Cayden James has been defeated, but in his place a new threat rises—Dominik Diaz. Can the fractured Arrow Family teams put aside old differences and come together to face this new threat? Will Star City collapse from a government shutdown? Can Quentin save Laurel Lance from a life of villainy?
Arrow – “Collision Course”, Season 6, Episode 14
Airdate: March 1st, 2018
Director: Ken Shane
Writer: Greg Berlanti & Marc Guggenheim
Based on the DC Comics Created by Mort Weisinger & George Papp
What You Should Know:
Cayden James has been defeated, only to reveal a potentially bigger villain pulling the strings. Dominik, one of James’ three lieutenants, was shown last week as a much larger player than we had seen up to this point, just before he killed James inside the interrogation room at SCPD and walked away without a second glance. With the city on the brink of economic collapse thanks to the $70 million extorted by James, Oliver and the gang must now try to put the city back together by reclaiming the money, as well as try to put their fractured team back together, as Curtis, Dinah, and Rene continues to operate as a new team. Finally, the last episode we saw Quentin Lance kidnap Black Siren (an evil Earth 2 version of his daughter, Laurel. Yeah. You read that right. Welcome to the Arrow-verse!) in the hopes of rehabilitating her from her life of crime. I’m sure nothing will go wrong there.
What You’ll Find Out:
This entire episode has the feel of a bridge episode, setting up future stories and complications stemming from the fracturing of the team, the fall of James, and the rise of Dominik. There is a lot going on in the episode, so for sake of clarity and brevity, let’s break it down into the three major threads, shall we?
“Where is the money?”
Mayor Queen assures a boardroom full of angry city officials that, no, the city will be fine because he’ll have all the money back in 48 hours. He promises (note, first promise or threat that he makes that he can’t keep. It’s a bit of a trend in this episode). Naturally, the accountant finally arrives to tell Ollie that the money is missing from the Corto Maltese bank account, having been recently withdrawn, and Corto Maltese is not exactly known for playing well with others or transparency, so finding out who withdrew the money will not be an easy task.
Unless you have a Felicity, that is. In true Felicity fashion, she asks for an hour and delivers not only the bank records and video of the thief, but also makes it look like the evidence came through official channels. It turns out to be Black Siren (using an old comics alias of Black Canary’s from her Gotham City days, Siu Jerk Jai), which mobilizes both teams to move out quickly and try and find Black Siren before the other team can.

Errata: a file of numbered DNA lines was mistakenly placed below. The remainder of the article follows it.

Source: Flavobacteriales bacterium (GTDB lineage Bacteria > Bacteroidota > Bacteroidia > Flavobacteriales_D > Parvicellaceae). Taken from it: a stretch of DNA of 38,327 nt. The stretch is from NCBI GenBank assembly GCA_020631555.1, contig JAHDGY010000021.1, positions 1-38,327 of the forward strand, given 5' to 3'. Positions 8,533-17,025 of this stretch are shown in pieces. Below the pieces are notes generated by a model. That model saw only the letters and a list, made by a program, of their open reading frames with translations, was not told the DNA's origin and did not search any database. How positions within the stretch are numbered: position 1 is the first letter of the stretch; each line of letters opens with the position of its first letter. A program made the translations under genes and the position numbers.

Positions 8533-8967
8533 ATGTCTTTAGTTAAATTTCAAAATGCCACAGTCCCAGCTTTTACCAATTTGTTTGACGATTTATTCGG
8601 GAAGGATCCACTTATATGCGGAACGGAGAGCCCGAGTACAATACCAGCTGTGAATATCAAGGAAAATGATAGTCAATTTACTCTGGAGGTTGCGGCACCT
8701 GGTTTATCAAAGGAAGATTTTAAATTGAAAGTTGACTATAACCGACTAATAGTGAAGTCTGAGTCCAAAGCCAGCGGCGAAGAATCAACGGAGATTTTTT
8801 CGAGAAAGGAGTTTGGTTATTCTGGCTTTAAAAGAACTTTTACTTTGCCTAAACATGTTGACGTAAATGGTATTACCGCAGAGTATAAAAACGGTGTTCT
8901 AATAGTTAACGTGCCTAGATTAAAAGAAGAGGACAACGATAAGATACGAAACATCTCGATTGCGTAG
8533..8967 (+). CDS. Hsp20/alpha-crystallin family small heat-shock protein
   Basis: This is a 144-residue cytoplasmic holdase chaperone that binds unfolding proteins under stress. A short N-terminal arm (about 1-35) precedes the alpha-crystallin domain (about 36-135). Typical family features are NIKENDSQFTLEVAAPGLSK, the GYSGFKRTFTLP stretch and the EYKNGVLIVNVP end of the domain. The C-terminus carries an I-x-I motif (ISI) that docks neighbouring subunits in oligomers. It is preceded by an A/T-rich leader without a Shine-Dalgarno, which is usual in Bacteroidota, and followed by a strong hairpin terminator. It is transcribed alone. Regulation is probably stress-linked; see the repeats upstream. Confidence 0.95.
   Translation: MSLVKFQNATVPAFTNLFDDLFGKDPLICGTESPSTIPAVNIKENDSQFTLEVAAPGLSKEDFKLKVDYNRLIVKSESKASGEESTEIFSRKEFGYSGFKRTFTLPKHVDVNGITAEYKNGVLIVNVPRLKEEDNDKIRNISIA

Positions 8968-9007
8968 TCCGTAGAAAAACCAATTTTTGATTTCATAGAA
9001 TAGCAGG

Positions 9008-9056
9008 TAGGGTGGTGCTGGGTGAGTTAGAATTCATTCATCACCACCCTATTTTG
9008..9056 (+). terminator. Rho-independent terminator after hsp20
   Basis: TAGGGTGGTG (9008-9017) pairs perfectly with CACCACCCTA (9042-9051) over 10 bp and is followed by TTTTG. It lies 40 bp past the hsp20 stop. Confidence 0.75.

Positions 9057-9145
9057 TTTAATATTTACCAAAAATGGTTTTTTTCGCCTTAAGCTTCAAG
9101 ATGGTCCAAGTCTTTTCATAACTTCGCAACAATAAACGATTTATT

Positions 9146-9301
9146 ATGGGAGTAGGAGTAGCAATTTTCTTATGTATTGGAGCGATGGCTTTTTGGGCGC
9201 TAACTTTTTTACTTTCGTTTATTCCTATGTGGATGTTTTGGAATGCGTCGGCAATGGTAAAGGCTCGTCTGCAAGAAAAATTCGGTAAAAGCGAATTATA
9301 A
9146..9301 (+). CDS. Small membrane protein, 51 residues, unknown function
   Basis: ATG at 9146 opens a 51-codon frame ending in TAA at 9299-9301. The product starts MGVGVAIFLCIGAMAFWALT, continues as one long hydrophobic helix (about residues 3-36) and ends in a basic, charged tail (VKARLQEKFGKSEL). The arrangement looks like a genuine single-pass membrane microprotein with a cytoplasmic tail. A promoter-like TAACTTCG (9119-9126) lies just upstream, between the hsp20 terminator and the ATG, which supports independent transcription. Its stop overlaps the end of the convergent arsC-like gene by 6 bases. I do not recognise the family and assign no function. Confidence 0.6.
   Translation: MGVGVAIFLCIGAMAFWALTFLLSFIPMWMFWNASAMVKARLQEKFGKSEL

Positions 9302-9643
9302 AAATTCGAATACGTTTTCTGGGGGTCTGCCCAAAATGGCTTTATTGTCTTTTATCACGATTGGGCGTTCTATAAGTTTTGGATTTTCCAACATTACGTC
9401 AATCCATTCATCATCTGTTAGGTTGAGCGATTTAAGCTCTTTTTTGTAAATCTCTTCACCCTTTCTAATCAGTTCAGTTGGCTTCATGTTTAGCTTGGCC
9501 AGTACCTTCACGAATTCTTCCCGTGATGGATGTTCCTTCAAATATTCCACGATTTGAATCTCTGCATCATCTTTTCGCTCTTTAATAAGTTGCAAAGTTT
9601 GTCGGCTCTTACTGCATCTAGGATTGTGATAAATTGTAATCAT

“Can’t we all just get along?”
The race for Black Siren is on. Team Arrow (Ollie, Felicity, and Diggle) know that, if they want to find Black Siren alive, they must get to her before The Outsiders (Curtis, Rene, and Dinah).
***Sidenote: Curtis only suggested The Outsiders as a team name in passing one time a few episodes back, but since it’s a real team in the comics and is an appropriate moniker for their situation, I’ll be using it as shorthand until something more permanent comes along***
After viewing the security footage, Dinah and Ollie have a heart-to-heart regarding Laurel. In case you forgot, Laurel killed Dinah’s partner/lover/fellow vigilante, Vigilante, a few episodes back, and Dinah is out for blood. And yet, while this dilemma is usually Ollie’s modus operandi (“I know I don’t have the most credibility when it comes to telling people not to commit murder,” he says), Ollie instead makes a veiled threat to Dinah, assuring her that he will never let her cross that line (note, another promise that Ollie is really in no position to enforce. I mean, he’s good, but Dinah is a meta with quite a bit of training. Stop writing checks you can’t cash, Mr. Queen!).
As both teams commence their searches of the last known whereabouts of Laurel (where she was shot by Dinah and then dragged off to a cabin in the woods by Quentin in last week’s episode), two important things happen. First, Curtis shares more misgivings about Dinah’s personal vendetta, opening space for a second team schism. Second, Ollie, finding Dinah’s footprint at the scene and assuming that means the Outsiders have Laurel in their custody, points directly at the source of all the in-fighting between the two teams: trust, or rather, lack thereof. If the teams were sharing information, they’d probably already have Laurel and the money, but neither team trusts the other, and intra-team trust problems are spreading as well, with Quentin lying to Team Arrow and The Outsiders slowly splintering over Dinah’s quest for vengeance.